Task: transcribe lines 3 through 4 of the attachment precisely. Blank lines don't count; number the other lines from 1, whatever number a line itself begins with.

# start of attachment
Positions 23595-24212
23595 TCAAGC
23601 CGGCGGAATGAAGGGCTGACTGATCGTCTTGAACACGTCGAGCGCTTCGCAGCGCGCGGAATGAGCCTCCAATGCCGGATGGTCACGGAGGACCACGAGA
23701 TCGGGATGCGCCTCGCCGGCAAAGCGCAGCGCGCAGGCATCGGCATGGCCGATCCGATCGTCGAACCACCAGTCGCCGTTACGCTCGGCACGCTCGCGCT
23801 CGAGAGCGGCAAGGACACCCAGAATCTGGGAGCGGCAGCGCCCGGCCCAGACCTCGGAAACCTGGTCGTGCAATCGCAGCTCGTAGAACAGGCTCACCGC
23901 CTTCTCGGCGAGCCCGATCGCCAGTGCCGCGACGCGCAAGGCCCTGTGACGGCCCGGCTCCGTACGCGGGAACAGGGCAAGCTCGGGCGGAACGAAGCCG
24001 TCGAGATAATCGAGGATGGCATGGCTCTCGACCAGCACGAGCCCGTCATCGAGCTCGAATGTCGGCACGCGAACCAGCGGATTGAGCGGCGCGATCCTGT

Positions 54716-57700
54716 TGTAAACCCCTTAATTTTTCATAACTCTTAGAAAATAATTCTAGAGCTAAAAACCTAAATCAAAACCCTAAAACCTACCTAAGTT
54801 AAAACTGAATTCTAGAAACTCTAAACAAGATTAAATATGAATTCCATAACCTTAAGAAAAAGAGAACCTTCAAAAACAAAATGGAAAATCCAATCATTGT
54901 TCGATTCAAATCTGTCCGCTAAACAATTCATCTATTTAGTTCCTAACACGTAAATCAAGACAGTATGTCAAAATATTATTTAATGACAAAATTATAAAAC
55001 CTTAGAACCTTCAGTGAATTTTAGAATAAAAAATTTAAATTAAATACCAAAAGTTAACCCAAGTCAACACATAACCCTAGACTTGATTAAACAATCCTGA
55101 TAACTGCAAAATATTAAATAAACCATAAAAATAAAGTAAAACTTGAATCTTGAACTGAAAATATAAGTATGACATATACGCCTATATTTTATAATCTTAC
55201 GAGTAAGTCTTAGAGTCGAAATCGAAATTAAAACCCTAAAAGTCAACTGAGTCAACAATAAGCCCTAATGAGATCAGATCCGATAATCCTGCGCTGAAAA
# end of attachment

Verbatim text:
23601 CGGCGGAATGAAGGGCTGACTGATCGTCTTGAACACGTCGAGCGCTTCGCAGCGCGCGGAATGAGCCTCCAATGCCGGATGGTCACGGAGGACCACGAGA
23701 TCGGGATGCGCCTCGCCGGCAAAGCGCAGCGCGCAGGCATCGGCATGGCCGATCCGATCGTCGAACCACCAGTCGCCGTTACGCTCGGCACGCTCGCGCT